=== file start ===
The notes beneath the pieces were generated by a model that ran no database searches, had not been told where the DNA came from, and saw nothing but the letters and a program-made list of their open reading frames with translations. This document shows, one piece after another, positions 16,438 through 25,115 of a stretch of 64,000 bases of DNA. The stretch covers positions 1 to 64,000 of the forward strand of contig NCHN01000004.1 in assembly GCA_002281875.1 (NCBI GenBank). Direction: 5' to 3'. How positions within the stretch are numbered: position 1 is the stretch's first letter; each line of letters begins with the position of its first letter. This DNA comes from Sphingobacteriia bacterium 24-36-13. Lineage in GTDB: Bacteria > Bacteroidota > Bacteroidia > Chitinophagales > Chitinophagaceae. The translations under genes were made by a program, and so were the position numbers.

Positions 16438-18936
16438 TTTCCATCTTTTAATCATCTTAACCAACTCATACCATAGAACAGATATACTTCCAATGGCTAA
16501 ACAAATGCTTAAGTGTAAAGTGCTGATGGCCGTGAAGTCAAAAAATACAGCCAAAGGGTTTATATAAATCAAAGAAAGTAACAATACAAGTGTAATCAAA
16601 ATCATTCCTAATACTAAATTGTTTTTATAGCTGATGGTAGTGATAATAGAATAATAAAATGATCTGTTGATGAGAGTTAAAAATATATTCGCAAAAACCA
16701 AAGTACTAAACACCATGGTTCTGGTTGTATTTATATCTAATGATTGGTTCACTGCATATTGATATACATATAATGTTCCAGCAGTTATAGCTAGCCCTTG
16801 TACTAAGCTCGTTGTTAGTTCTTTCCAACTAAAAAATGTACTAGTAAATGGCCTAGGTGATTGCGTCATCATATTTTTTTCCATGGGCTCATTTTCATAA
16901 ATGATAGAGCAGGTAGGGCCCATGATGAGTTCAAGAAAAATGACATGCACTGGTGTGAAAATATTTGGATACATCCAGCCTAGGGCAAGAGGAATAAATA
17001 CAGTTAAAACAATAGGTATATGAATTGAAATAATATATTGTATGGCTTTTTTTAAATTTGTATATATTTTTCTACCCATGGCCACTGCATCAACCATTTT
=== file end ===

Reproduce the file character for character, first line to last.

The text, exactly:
The notes beneath the pieces were generated by a model that ran no database searches, had not been told where the DNA came from, and saw nothing but the letters and a program-made list of their open reading frames with translations. This document shows, one piece after another, positions 16,438 through 25,115 of a stretch of 64,000 bases of DNA. The stretch covers positions 1 to 64,000 of the forward strand of contig NCHN01000004.1 in assembly GCA_002281875.1 (NCBI GenBank). Direction: 5' to 3'. How positions within the stretch are numbered: position 1 is the stretch's first letter; each line of letters begins with the position of its first letter. This DNA comes from Sphingobacteriia bacterium 24-36-13. Lineage in GTDB: Bacteria > Bacteroidota > Bacteroidia > Chitinophagales > Chitinophagaceae. The translations under genes were made by a program, and so were the position numbers.

Positions 16438-18936
16438 TTTCCATCTTTTAATCATCTTAACCAACTCATACCATAGAACAGATATACTTCCAATGGCTAA
16501 ACAAATGCTTAAGTGTAAAGTGCTGATGGCCGTGAAGTCAAAAAATACAGCCAAAGGGTTTATATAAATCAAAGAAAGTAACAATACAAGTGTAATCAAA
16601 ATCATTCCTAATACTAAATTGTTTTTATAGCTGATGGTAGTGATAATAGAATAATAAAATGATCTGTTGATGAGAGTTAAAAATATATTCGCAAAAACCA
16701 AAGTACTAAACACCATGGTTCTGGTTGTATTTATATCTAATGATTGGTTCACTGCATATTGATATACATATAATGTTCCAGCAGTTATAGCTAGCCCTTG
16801 TACTAAGCTCGTTGTTAGTTCTTTCCAACTAAAAAATGTACTAGTAAATGGCCTAGGTGATTGCGTCATCATATTTTTTTCCATGGGCTCATTTTCATAA
16901 ATGATAGAGCAGGTAGGGCCCATGATGAGTTCAAGAAAAATGACATGCACTGGTGTGAAAATATTTGGATACATCCAGCCTAGGGCAAGAGGAATAAATA
17001 CAGTTAAAACAATAGGTATATGAATTGAAATAATATATTGTATGGCTTTTTTTAAATTTGTATATATTTTTCTACCCATGGCCACTGCATCAACCATTTT